How to fit quadrant-specific (R)GP designs
Michael Baertschi, MSc Mmed Education FAAO
Michael Wyss MSc FAAO
Simon Bolli Eidg. dipl. Augenoptiker
In cases of irregular corneas due to ectasia, fitting (R)GP lenses can be challenging. The contact lens needs to fulfill the visual demands of the patient as well as provide the least physiological impact to the weak cornea. Traditional fitting strategies such as 3-point touch fittings can create significant pressure on the apex of the ectasia, leading to stromal scarring. Another approach is to fit the (R)GP lens on the more stable and healthier peripheral cornea, vaulting the sensitive apex entirely. Fortunately, those designs generally provide a more stable visual acuity as well.
Our patient, age 43, was diagnosed with bilateral keratoconus at the age of 20 (Figure 1). Previous (R)GP fittings have failed because of discomfort. As a result, the patient got along with spectacles, but complained increasingly about his insufficient visual acuity.
Figure 1: Topography presenting keratoconus grade 3.
The current (R)GP lens, an aspheric, rotationally symmetric design with a 9.30mm diameter, presented with apical touch and inferior lift-off. This made the contact lens extremely uncomfortable and also induced some diffuse stromal scarring (Figure 2).
Figure 2: Fluorescein pattern with current aspheric, rotationally symmetric (R)GP.
To achieve better comfort and centration, the lens needs to stabilize in the periphery and so requires a bigger diameter to allow it to click into the peripheral corneal curvature. Quadrant specific lens designs consist of a spherical optic zone and free, definable peripheral curvatures in all four quadrants, providing outstanding centration and crisp clear vision (Figure 3).
Figure 3: Falco FKQ Quadrant Specific Design, indicating different eccentricities in different quadrants.
The starting point for the fitting process is the steepest curvature in the midperiphery, which is usually inferior in advanced keratoconus. Because the steep quadrant is fitted with a spherical curve (e-value 0), this curvature defines the base curve (BC) of the lens. In our case we will use a BC radius of 6.60mm (Figure 4).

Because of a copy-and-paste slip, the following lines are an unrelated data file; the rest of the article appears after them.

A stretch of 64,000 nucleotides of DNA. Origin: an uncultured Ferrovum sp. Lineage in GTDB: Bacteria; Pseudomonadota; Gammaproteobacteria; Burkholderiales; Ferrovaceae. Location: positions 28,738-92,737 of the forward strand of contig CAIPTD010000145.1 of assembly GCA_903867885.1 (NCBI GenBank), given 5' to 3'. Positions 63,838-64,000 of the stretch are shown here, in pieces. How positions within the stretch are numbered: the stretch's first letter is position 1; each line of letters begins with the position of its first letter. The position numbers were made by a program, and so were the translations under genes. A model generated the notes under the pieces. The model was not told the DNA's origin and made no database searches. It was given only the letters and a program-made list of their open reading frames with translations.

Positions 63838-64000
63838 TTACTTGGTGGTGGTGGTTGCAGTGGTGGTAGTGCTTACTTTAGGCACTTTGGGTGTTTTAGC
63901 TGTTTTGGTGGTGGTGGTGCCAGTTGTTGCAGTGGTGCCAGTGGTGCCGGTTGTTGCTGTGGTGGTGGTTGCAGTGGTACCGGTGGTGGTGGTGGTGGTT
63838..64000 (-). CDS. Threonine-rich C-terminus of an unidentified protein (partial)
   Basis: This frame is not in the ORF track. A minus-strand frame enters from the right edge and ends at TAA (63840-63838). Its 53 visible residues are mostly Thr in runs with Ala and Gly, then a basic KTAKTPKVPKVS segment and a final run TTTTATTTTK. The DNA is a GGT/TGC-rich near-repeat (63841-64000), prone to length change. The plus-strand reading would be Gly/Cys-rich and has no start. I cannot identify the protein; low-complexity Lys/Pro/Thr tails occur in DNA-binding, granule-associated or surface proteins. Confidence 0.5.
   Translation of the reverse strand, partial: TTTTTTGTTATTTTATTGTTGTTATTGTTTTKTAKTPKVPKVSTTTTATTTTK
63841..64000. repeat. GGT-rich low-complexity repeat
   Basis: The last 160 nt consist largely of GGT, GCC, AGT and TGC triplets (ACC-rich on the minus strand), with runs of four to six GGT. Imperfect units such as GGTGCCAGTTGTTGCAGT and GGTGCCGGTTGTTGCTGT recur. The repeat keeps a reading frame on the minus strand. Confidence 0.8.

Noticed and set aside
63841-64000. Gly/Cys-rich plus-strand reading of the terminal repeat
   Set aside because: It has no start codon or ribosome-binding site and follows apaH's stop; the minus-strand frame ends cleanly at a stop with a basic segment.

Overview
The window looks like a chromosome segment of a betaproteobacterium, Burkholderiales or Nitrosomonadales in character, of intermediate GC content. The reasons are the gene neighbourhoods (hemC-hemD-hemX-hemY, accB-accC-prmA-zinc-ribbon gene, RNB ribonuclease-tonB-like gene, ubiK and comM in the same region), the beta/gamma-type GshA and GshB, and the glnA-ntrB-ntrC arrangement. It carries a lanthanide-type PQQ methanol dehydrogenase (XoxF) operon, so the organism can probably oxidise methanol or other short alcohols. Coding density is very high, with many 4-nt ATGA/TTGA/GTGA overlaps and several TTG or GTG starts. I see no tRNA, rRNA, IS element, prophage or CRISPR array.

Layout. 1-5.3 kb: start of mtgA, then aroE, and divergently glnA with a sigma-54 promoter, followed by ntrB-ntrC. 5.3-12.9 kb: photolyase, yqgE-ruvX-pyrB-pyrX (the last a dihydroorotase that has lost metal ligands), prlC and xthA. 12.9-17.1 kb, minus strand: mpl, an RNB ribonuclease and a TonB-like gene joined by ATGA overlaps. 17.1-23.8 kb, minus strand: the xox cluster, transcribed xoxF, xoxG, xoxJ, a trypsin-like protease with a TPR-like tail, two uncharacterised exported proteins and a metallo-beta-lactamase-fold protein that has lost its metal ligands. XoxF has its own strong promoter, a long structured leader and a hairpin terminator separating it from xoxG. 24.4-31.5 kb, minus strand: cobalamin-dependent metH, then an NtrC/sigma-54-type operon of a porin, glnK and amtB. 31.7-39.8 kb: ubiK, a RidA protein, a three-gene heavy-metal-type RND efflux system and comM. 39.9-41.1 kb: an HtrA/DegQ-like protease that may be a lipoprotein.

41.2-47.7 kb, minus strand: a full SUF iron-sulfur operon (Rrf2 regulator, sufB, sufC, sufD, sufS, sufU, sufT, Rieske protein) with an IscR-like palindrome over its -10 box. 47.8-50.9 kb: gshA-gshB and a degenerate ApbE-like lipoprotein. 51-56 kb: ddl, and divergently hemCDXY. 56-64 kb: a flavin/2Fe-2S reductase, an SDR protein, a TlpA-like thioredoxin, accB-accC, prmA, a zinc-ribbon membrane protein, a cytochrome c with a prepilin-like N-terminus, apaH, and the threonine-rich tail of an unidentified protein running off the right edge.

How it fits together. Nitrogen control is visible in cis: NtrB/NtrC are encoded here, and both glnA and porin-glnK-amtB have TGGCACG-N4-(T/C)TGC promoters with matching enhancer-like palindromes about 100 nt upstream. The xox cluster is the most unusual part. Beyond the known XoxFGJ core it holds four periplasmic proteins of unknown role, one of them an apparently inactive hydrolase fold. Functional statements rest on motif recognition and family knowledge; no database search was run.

Figure 4: Topography with K readings.
For calculating the e-value for the different quadrants, we need some mathematical calculation. As a rule of thumb, e-values are achieved by taking the square root of the radius difference in mm. In our example, we have a difference between the steep quadrant (6.60mm) and both horizontal quadrants (9.10mm) of 2.5mm; taking the square root results in an e-value of 1.6. To achieve alignment in all quadrants, using the above calculation, the e-value needs to be 1.6 horizontal and 1.4 superior. These calculations resulted in the following contact lens ordered from Falco Kontaktlinsen (Switzerland): FKQ 16/16/14/00 (indicating the e-value in 4 quadrants) base curve 6.60mm with a diameter of 10.80mm. This resulted in a perfectly centered contact lens (Figure 5).
Figure 5: Quadrant specific (R)GP Design.
The patient reports this lens to be much more comfortable to wear and to actually provide better vision as well. The fluorescein pattern shows a typical picture with apical vaulting and some pooling zones in the midperiphery of the steep meridian, almost like a peripheral toric lens design. The two ‘dots’ near the lens edge in the photo illustrate the flattest meridian. The black colored engraving at 270° guides the patient when applying the lens. It is important that the periphery demonstrates alignment in all quadrants and perfect close down in the 270° direction, otherwise the lens has the freedom to rotate.
Fitting ectasia with a quadrant specific lens can greatly improve comfort and vision for the patient. But using such contact lens geometries means a paradigma shift in our fitting strategies. Quadrant specific lens designs consist of a spherical optic zone and free definable peripheral curvatures in all four quadrants, providing outstanding centration and crisp, clear vision.
The most important fitting pearl is to concentrate first on the steep peripheral quadrant instead of on the central K readings. This sounds almost in violation of what we know about fitting (R)GPs, but it makes fitting irregular corneas so much easier and provides a more stable fit.
The need for a larger diameter when fitting quadrant specific (R)GP designs is obvious and cannot be overstated. If the haptic of the contact lens is too small, the periphery will not click into the corneal curvature and the fitting will fail. Oxygen supply is no longer an issue with the hyper gas permeable materials available today. So be brave and go big!
Michael Baertschi was the senior optometrist at the University Eyehospital Basel from 2000 to 2007. He is the owner of Kontaktlinsenstudio Baertschi in Bern, Switzerland and the CEO of Eyeness AG in Bern. Michael graduated from Pennsylvania College of Optometry as M.Sc. Optom. and from the University of Bern as M.med. Educ. Michael Baertschi is a fellow of the American Academy of Optometry and president of the Swiss Interlens group.
Michael graduated from Olten SHFA in Switzerland and did his MSc at the Hochschule Aalen Germany (in cooperation with New England College of Optometry and Pacific University, USA). Since 1999 he has worked in a private practice (kontaktlinsenstudio Baertschi in Bern, Switzerland) as Optometrist for specialty contact lens fitting. Additionally, he is an adjunct Faculty Member at the New England College of Optometry USA, Hochschule Aalen Germany, TVCI in Prague (Czech Republic) and FHNW Optometry in Olten Switzerland. Michael is a clinical investigator for several Industry Partners and has published or lectured on several topics in the contact lens field throughout the world. Michael is a Fellow of the American Academy of Optometry and serves as a Member of the Admittance Committee for new Fellows outside the USA.